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Integrating Psychology with Economics | Q&A with Hersh Shefrin & Shlomo Benartzi

This weekend is a big one for behavioral economics. This morning, Richard Thaler, laureate of The Sveriges Riksbank Prize in Economic Sciences in Memory of Alfred Nobel 2017, has presented his prize lecture “From Cashews to Nudges: The Evolution of Behavioral Economics” in The Royal Swedish Academy of Sciences.

And this Sunday will be the Nobel Prize Award Ceremony, Prof. Thaler will finally receive his well-deserved Nobel prize.

To celebrate this occasion, I am honored to share with you my interview with two of the best co-authors of Prof. Thaler — Hersh Shefrin and Shlomo Benartzi.



Prof. Shefrin is the Mario Belotti Chair in the Department of Finance at Santa Clara University’s Leavey School of Business. Together with Thaler, they have developed one of the most influential behavioral model of all, the Planner-doer model.

Prof. Benartzi is the co-founder of the Behavioral Decision-Making Group at UCLA Anderson School of Management. He was a Ph.D. student of Thaler back in the 90s, and they have since collaborated in numerous classic research, for example in the behavioral explanations of the equity premium puzzle and nudging.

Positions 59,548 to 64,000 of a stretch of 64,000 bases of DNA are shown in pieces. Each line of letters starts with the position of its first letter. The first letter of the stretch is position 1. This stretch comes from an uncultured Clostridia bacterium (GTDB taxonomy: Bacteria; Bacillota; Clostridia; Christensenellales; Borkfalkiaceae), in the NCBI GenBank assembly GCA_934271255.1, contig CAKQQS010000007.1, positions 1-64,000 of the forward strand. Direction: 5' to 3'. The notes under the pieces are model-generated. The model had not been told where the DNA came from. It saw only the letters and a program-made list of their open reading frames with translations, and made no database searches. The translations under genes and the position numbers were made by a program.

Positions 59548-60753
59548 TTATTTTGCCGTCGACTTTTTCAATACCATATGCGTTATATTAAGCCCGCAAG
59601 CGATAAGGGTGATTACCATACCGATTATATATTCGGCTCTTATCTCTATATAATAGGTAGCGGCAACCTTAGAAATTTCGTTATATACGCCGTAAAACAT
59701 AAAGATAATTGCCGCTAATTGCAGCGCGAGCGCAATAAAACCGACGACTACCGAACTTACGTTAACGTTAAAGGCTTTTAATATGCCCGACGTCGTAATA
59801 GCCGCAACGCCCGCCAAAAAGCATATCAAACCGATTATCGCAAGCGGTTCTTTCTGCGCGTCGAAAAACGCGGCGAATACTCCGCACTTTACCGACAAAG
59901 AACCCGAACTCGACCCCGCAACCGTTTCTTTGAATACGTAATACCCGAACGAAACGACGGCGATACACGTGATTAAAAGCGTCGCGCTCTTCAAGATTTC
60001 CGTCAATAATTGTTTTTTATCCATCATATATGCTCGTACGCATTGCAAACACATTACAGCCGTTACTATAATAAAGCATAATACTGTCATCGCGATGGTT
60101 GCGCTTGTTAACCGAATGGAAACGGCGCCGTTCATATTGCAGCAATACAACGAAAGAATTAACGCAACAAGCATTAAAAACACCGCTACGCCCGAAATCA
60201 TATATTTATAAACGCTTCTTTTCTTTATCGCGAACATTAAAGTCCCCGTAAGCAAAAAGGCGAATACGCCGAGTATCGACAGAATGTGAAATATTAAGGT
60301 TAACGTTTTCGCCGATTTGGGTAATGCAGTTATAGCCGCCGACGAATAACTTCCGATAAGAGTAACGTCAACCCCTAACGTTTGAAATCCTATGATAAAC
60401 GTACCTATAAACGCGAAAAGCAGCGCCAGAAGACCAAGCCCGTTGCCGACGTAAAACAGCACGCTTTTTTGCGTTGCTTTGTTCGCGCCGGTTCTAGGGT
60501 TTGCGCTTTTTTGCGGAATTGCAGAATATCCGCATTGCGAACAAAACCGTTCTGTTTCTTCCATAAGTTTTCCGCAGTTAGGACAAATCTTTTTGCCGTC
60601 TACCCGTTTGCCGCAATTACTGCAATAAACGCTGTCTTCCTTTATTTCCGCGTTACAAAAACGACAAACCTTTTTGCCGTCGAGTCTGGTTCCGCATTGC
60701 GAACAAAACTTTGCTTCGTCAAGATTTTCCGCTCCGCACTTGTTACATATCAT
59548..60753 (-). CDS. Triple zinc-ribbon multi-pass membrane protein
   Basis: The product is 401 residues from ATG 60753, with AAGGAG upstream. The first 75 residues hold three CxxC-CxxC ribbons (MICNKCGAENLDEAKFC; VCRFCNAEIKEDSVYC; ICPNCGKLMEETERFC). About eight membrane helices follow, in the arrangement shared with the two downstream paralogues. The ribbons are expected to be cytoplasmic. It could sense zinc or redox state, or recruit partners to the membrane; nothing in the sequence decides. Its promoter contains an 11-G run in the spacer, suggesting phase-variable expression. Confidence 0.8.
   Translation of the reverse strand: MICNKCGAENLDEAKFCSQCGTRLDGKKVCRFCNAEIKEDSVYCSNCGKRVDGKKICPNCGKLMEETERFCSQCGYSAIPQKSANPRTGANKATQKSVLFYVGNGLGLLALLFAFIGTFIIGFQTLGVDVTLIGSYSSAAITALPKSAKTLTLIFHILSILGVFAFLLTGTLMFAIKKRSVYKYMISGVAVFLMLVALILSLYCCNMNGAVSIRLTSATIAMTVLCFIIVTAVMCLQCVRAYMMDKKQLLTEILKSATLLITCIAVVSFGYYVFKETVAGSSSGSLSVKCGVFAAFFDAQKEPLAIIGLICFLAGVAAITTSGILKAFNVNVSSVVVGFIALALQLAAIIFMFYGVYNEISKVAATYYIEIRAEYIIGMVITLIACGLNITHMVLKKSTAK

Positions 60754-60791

I am fortunate enough to have a chance to interview them back in October. The Chinese version of these two interviews can be found in the December 2017 issue of Hong Kong Economic Journal Monthly. And this is the English version.

(Please keep in mind that the two interviews were conducted separately. I have edited them together for better reading and learning experiences. All mistakes are mine.)